Out of proportion


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Male pharmacists are disproportionately over-represented as respondents at serious misconduct hearings, research reveals

Australian research, analysing seven years of health practitioner disciplinary tribunal hearings, has found that males were over-represented as respondents across all of the five largest healthcare professions.

 The research, by University of Technology Sydney law professor Jenni Millbank, also found that doctors faced less severe outcomes than the other professions included in the study (pharmacists, nurses & midwives, dentists and physiotherapists) and that failures in clinical care were the least likely type of matter to lead to restrictive action.

While male pharmacists made up just under 40% of the pharmacy workforce, they were respondents in nearly 80% of serious misconduct hearings, Professor Millibank found.

And this finding of male over-representation was matched in the other professions.

“Female dentists appear in the misconduct cases at less than one-quarter of their representation in the profession, whereas female doctors and pharmacists appear at around one-third their populations. In contrast, male nurses appear at fourfold their proportion of the professional population,” she said.

Around a third (32,3%) of the cases of illegal or unethical prescription or provision of drugs related to pharmacists. Just over half of these cases had a doctor as the respondent.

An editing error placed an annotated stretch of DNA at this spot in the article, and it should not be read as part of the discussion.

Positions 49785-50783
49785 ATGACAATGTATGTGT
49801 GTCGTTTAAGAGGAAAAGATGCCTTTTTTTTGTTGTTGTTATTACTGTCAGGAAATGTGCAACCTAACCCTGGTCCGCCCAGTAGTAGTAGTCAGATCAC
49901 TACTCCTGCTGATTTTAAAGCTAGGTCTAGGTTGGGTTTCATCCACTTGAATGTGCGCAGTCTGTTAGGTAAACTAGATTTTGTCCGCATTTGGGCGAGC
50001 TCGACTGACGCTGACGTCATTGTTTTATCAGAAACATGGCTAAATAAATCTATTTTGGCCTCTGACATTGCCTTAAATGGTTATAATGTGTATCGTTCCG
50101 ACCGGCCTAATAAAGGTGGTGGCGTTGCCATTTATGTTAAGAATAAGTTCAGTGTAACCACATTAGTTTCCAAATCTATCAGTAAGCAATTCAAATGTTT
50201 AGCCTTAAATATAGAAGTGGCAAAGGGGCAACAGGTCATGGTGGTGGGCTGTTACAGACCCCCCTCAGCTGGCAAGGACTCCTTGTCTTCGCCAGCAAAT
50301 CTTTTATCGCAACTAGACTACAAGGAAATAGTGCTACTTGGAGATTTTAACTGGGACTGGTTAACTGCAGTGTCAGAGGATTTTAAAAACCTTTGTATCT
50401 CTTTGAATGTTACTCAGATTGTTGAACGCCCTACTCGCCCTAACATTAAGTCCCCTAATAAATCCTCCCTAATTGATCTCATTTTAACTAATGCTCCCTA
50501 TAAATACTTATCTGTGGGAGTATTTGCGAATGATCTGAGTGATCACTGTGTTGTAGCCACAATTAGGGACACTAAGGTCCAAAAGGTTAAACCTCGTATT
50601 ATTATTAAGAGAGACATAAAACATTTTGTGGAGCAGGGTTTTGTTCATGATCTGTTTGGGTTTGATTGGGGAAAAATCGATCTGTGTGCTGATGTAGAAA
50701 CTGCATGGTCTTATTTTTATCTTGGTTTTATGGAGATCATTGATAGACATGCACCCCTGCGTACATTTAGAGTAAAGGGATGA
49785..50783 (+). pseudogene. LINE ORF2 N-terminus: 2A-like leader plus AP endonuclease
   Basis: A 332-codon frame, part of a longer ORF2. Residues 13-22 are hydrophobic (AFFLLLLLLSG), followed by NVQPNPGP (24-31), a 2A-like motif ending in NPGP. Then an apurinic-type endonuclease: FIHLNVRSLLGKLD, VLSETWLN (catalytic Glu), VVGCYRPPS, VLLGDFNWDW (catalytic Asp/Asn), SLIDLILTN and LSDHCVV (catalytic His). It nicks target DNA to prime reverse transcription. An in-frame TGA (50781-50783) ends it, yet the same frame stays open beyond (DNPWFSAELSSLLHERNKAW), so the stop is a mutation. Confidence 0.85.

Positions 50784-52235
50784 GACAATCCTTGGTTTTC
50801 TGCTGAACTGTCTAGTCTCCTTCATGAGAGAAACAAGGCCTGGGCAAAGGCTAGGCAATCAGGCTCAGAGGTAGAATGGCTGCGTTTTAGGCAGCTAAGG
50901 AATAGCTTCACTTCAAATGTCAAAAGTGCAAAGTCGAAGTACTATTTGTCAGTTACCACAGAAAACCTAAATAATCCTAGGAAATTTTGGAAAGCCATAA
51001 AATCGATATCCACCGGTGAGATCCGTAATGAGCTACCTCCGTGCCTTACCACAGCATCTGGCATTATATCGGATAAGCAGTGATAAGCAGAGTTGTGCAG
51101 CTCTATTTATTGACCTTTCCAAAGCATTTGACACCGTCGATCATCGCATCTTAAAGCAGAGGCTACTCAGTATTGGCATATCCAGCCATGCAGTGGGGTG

The proportion of males to females in this particular type of case was “roughly similar to their appearance in the dataset as a whole,” Professor Millbank said, with female respondents accounting for 27.8% of those involved in these charges.

Men comprised 80.4% of respondents in the 166 sexual misconduct hearings. This rose to 96.7% of the subset of cases involving inappropriate sexual conduct.

Of the sexual misconduct hearings (regardless of gender) 42% involved doctors, while psychologists were disproportionately likely to be involved in these hearings.

Pharmacists, however, were “sharply underrepresented” in these cases, the data showed.  

There were four pharmacists among the 38 cases relating to impairment. Nineteen of these cases involved nurses, and this was the case type with the highest proportion of female respondents (44%).     

“Taking an overview of all outcomes, it appears that doctors are less likely than the other professions to be removed from practice by tribunals,” Professor Millbank said. “This discrepancy is noticeably more pronounced when deregistration is the outcome, with both nurses and psychologists being deregistered at considerably higher rates than doctors.”

The study was the first to compare outcomes for the five most populous professions by reference to the type of misconduct proved, she said.

“Comparing outcomes for professions across the main types of misconduct allows one to consider whether, in effect,different professions are receiving different outcomes for the same malfeasance, and the answer is ‘yes’.”

Professor Millbank reviewed all publicly available Australian tribunal-level decisions concerning complaints of serious misconduct and/or impairment brought against the five most populous regulated health professions (nurses and midwives, doctors, psychologists, pharmacists, and dentists) from 1 July 2010 to 30 June 2017.

The study was published in the Australian Health Review.

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